Andy Kwok, a 23-year-old biology teacher whose progress we’ve followed this year, has decided to return to EXCEL High School in the fall, despite his struggles.
For the most part, we told the earlier stories in the My First Year series from Kwok’s point of view. This time, we decided to feature three of his students: Sunshine Mapp Parker, Brandon Stewart and Travon Adkins.
Read the stories and watch the videos here.
When I picture an arsonist, I imagine a stealthy, grown man, wearing dark clothing and a mask. He’s deranged, shadowy, and possibly drug addicted. Maybe I should adjust my mental picture.
Remember the fire last week at Sobrante Park Elementary School? Two brothers, ages 12 and 16, have since been charged with arson and vandalism. They live in the neighborhood and used to go to school at the school they are accused of damaging. Continue Reading
Parents and teachers at Tilden Elementary School, which serves a large number of disabled children, showed up to the board meeting tonight to ask why the school still doesn’t have a working fire alarm or intercom system.
“The potential for disaster with tragic consequences is far too great,” said Kathleen Boos, a teacher at Tilden.
Boos said teachers have to run up and down, knocking on doors, whenever there’s a drill or a crisis. The phones often don’t work, she said, and the school was recently encouraged to buy Walkie-talkies as a temporary solution. Continue Reading
Brian Rogers may be running for a nonpartisan office — the District 1 seat on the Oakland school board, against Jody London and Tennessee Reed — but his Republican party affiliation has hardly been a non-issue.
The Oakland public school parents Yahoo! group has lit up in recent weeks with debates on Rogers’ politics, knee-jerk reactions to those politics, his endorsement by Jerry Brown and his large donation to Mitt Romney (who is a proponent of private school vouchers, according to his Web site). Continue Reading
On Wednesday, the fateful day on which the governor’s May revise is released, the Oakland school board holds its regular meeting. Check out the agenda, if you’d like.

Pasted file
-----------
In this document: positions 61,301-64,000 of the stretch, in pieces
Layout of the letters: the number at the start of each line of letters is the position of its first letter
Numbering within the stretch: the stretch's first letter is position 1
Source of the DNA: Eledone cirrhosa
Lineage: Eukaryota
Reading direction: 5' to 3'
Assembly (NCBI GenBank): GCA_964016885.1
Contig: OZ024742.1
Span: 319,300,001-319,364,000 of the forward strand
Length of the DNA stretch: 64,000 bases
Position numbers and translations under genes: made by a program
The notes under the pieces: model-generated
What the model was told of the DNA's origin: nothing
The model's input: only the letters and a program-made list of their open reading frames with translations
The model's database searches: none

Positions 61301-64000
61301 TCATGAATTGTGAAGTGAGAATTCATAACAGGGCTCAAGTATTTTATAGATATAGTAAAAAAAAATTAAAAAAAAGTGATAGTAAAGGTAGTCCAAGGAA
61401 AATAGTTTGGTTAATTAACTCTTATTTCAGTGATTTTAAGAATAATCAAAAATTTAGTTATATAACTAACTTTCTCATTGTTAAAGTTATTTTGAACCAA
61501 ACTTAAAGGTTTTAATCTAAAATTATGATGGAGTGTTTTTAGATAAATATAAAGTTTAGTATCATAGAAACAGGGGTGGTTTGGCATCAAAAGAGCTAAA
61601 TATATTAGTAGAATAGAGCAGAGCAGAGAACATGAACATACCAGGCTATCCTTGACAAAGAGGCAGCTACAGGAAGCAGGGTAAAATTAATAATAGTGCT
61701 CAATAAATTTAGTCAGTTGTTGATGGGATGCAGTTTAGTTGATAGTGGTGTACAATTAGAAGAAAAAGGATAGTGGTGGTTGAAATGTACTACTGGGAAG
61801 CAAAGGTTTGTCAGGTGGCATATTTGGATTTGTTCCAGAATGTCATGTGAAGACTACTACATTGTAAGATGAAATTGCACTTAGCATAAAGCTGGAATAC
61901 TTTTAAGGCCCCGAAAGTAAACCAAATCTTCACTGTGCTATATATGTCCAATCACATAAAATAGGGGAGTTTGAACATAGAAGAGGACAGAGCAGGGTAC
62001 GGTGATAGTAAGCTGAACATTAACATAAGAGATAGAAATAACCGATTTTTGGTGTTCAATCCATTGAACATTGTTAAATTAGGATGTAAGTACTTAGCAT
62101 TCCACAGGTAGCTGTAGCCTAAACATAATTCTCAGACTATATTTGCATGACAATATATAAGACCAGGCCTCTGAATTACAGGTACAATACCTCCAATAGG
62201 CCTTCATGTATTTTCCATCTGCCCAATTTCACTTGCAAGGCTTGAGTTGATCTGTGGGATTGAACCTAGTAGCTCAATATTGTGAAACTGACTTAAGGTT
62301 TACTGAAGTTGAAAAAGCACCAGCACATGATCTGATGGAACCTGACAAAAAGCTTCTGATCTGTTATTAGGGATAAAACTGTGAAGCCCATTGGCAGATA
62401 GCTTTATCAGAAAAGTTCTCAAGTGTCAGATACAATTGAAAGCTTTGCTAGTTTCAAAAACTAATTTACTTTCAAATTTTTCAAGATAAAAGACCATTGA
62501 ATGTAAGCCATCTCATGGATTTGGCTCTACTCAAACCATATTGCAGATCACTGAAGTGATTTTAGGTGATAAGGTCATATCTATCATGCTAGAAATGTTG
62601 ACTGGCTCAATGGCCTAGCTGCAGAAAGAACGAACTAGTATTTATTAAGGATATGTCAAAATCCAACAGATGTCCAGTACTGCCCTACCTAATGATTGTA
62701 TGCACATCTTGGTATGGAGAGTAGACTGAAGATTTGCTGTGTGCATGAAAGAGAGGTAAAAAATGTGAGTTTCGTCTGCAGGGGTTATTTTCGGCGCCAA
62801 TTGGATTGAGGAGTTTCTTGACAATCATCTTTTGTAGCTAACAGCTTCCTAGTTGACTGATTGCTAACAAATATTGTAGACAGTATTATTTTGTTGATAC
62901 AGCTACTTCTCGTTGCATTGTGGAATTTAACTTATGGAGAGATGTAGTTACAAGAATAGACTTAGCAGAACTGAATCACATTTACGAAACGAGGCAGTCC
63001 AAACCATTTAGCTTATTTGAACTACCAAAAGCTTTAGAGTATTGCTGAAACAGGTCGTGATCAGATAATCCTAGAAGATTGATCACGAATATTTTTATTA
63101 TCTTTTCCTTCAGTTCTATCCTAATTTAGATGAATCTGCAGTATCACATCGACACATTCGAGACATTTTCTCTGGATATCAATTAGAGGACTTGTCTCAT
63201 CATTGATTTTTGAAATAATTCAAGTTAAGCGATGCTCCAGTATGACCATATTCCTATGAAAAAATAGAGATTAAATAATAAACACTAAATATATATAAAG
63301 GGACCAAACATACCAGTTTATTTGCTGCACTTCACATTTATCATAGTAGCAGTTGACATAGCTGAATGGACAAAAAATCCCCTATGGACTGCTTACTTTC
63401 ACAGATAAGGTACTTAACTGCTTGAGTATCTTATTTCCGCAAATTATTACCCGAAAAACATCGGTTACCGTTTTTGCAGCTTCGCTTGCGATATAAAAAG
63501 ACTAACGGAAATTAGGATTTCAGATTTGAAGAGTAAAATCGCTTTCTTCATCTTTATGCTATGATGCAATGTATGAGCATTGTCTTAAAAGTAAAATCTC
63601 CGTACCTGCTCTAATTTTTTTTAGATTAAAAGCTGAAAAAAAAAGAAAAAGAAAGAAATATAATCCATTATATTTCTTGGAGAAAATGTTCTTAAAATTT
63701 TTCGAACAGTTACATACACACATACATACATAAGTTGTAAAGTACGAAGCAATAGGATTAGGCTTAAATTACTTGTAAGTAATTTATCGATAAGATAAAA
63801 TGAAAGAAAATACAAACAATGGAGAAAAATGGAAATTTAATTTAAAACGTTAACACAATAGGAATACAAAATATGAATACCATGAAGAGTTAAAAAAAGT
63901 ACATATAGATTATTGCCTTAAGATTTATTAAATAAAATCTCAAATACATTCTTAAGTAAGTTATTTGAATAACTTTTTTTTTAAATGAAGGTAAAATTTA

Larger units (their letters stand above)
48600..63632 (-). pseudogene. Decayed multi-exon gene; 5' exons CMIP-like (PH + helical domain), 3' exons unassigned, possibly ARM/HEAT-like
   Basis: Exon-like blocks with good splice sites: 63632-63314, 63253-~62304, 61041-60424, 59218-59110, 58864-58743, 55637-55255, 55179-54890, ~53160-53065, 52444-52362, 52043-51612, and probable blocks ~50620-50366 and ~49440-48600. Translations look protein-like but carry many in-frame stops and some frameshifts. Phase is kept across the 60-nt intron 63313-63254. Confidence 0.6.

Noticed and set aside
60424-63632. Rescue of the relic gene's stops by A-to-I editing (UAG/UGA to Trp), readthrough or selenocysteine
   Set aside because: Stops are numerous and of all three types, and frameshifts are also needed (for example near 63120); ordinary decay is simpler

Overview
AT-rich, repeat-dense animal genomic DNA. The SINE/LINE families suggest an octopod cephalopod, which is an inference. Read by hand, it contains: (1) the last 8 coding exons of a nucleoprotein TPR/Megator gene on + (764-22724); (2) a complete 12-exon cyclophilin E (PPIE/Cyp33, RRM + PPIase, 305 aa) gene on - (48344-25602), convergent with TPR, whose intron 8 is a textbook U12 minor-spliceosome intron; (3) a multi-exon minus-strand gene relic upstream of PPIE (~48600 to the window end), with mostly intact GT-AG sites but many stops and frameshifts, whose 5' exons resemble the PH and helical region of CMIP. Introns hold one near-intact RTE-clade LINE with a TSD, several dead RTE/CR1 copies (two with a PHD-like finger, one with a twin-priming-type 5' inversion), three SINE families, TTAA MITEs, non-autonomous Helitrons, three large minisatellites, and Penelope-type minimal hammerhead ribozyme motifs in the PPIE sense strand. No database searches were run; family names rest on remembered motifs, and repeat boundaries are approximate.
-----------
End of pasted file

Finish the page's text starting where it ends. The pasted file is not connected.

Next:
The state administrator votes on recommendations for Measure E parcel tax funding, and the board could vote to ratify the contract for interim superintendent Roberta Mayor, which includes a salary of $250,000 plus six weeks of vacation and other perks. (Read the full contract here.)
Also, the board decides whether to add another portable on Peralta’s Elementary School campus to alleviate a space shortage, which has been the cause of much drama in the last few weeks. Here is the resolution.
The McClymonds boys basketball team, which won the state championship this year, were honored today by the state Assembly for their accomplishment. They are shown here, striding onto the Assembly floor behind Assemblymember Sandre Swanson.
For all of the progress I’ve been hearing about at Claremont Middle School, it sounds like a handful of kids are giving it a bad name in the neighborhood — most recently, by flashing a gun on their way home from school.
Below is an e-mail string between Kate Fitzgerald, a homeowner who apparently spotted a group of kids with a gun last Friday, and David Chambliss, principal of Claremont Middle School.
This isn’t the first I’ve heard of friction between Claremont kids and neighbors. Earlier this year, my editor handed me a copy of a letter that Jan Christensen-Heller, of the Christensen Heller Gallery on College Avenue, wrote to the manager of Trader Joe’s. She had met him at Claremont’s Community Day, and urged him to adopt a “zero-tolerance” policy with shoplifting.
“I really love it here,” Christensen-Heller wrote. “However, the aggressive behavior Continue Reading
When Sobrante Park Elementary School kids came to school this morning, they saw a burned out portable classroom where they used to make art projects.
The fire happened last night, and firefighters say it looked suspicious — much like the arson at Peralta Elementary School last year. (Here’s a brief on last night’s fire.)
Carmen Denhams, the school secretary, told me this is the third time in a year this has happened. Continue Reading
I usually steer clear of schools when they’re taking their annual spring exams, so I don’t have a good sense of what the atmosphere is like during these high-stakes periods.
Some schools, I hear, organize i-Pod giveaways and other gimmicks to motivate kids to show up and take the tests seriously. Last year, Mt. Diablo High School in Concord held a controversial assembly in which kids were grouped by ethnicity (and pumped up accordingly).
What’s the scoop this year? Has anyone spotted Continue Reading
Hello everyone, I really shouldn’t be blogging right now seeing as my AP U.S. History exam is at 8:00 am this Friday, and studying is my top priority, but I wanted to update everyone about our exams and how it’s going.
AP exams began this Monday (May 5th) and will continue until next Friday (May 16th). Personally, this year I am taking 3 exams: Statistics, U.S. History, and Environmental Science. I got through the first one, two more to go!
But enough about me, let’s talk about AP classes. I get a lot of questions from my parents, teachers, and other kids about AP classes, so I’ll pose some to you… Why should students take AP classes? For the college credit, the challenge, the boost in GPA, or some other reason I can’t think of right now? Is the AP system unfair in certain respects? Continue Reading